WHEN the Study was first projected, its content was a major theme of discussion. It is of interest that the Study Committee unanimously gave children’s dental care a high priority among the items for examination. This decision was significant because pediatricians and general practitioners as a group are not particularly interested or wellinformed in this area of medicine. It may have been their very lack of dental knowledge which promoted this part of the Study.
The question might be asked, “Is the over-all health of children correlated in any way with the condition of their teeth?” In one of the state reports, a correlation was made between the quality of medical services and dental facilities but this does not answer the question of the true relationship between dental health and over-all health. However, the Committee felt that dental health is generally accepted as an important item in a health program for children. Although the exact cause of tooth decay is not yet determined, it is known that restoration of cavities prolongs the life of the tooth.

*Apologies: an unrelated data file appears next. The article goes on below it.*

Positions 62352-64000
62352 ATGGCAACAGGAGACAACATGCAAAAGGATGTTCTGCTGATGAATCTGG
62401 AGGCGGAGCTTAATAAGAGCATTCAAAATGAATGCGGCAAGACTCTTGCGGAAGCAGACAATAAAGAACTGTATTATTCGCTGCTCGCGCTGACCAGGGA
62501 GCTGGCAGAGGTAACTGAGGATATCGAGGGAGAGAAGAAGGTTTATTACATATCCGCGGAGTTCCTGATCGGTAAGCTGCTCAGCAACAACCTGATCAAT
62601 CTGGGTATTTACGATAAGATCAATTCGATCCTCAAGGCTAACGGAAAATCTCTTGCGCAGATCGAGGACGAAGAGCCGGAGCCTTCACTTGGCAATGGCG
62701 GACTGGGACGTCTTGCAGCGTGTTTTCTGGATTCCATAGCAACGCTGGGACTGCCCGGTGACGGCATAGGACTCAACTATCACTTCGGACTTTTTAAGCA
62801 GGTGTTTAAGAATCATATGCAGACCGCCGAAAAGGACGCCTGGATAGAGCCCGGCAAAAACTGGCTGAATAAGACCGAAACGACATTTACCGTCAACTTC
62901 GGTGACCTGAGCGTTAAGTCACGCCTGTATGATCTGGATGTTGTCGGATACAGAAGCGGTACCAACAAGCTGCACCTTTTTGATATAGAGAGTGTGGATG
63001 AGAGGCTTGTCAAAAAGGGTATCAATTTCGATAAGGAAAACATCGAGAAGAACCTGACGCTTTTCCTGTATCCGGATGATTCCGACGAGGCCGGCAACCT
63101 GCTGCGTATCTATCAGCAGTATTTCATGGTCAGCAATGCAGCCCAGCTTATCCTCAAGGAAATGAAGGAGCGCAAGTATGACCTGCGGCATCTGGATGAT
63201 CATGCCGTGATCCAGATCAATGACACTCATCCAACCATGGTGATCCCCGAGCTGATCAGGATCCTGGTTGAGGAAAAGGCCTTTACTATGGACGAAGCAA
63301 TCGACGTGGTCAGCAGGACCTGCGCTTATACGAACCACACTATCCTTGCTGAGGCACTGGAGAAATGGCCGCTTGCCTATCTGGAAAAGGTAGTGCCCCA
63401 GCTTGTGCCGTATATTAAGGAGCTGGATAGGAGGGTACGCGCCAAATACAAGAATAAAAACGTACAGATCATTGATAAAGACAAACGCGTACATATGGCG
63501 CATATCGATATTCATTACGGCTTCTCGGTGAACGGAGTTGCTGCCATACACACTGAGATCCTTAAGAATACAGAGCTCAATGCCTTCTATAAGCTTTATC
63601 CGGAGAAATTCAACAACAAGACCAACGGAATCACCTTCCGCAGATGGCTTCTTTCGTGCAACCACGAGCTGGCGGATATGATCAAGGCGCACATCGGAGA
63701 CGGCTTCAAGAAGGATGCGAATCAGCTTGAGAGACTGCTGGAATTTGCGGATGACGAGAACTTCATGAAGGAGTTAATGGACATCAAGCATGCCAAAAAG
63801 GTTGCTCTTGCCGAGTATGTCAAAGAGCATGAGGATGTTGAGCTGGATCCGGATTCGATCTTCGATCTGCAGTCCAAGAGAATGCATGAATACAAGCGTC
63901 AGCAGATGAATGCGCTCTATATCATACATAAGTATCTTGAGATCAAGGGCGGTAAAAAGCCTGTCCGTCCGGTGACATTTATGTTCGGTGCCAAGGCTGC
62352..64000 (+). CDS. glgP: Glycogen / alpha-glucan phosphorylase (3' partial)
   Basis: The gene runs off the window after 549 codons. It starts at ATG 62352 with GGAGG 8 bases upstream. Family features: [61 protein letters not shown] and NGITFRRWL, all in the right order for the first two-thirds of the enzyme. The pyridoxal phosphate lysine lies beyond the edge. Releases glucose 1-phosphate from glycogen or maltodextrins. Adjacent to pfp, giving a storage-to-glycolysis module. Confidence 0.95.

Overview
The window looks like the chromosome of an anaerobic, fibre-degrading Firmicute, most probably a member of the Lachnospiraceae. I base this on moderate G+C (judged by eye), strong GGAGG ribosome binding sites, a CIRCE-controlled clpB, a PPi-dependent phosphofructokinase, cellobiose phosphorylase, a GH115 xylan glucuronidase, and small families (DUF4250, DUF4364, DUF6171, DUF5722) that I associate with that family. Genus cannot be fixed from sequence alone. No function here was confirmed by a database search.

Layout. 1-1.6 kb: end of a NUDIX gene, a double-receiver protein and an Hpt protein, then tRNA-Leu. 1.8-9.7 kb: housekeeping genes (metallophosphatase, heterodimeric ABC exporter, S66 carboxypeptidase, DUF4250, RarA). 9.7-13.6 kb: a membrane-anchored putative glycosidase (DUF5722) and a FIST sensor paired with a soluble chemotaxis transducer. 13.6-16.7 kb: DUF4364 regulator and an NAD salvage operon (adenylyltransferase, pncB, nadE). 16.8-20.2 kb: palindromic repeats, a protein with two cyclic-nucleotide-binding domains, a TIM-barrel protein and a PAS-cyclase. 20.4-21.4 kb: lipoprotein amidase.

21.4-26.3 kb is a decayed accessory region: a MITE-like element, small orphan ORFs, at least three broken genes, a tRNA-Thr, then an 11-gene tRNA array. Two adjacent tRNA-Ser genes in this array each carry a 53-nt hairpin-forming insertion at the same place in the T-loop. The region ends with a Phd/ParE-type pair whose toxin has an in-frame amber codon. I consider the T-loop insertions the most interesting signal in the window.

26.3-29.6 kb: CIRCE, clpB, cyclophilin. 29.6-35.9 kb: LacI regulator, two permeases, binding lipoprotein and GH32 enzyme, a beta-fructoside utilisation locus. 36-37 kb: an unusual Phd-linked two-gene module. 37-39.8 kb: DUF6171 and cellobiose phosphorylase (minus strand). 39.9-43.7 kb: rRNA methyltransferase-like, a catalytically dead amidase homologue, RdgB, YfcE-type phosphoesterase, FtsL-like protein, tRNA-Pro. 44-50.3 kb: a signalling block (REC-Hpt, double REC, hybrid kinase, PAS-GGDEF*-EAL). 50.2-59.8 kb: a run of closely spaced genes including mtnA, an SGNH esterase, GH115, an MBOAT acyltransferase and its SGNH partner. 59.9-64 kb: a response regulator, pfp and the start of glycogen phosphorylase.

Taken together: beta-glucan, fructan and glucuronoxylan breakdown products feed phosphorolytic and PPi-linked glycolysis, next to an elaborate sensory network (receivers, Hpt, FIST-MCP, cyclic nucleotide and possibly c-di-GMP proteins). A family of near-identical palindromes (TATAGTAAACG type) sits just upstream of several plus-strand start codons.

Areas of Need
The findings of the Study do not tell precisely how much dental care is actually required by children in various sections and communities in the country. However, even without exact information on the amount of dental care needed, it is evident that at present not even a minimal amount of dental service can be offered to every child in the United States.
The study of dental facilities for children shows that even states and counties which have the highest service ratings are unable to provide adequately for their entire child population.
- Copyright © 1953 by the American Academy of Pediatrics
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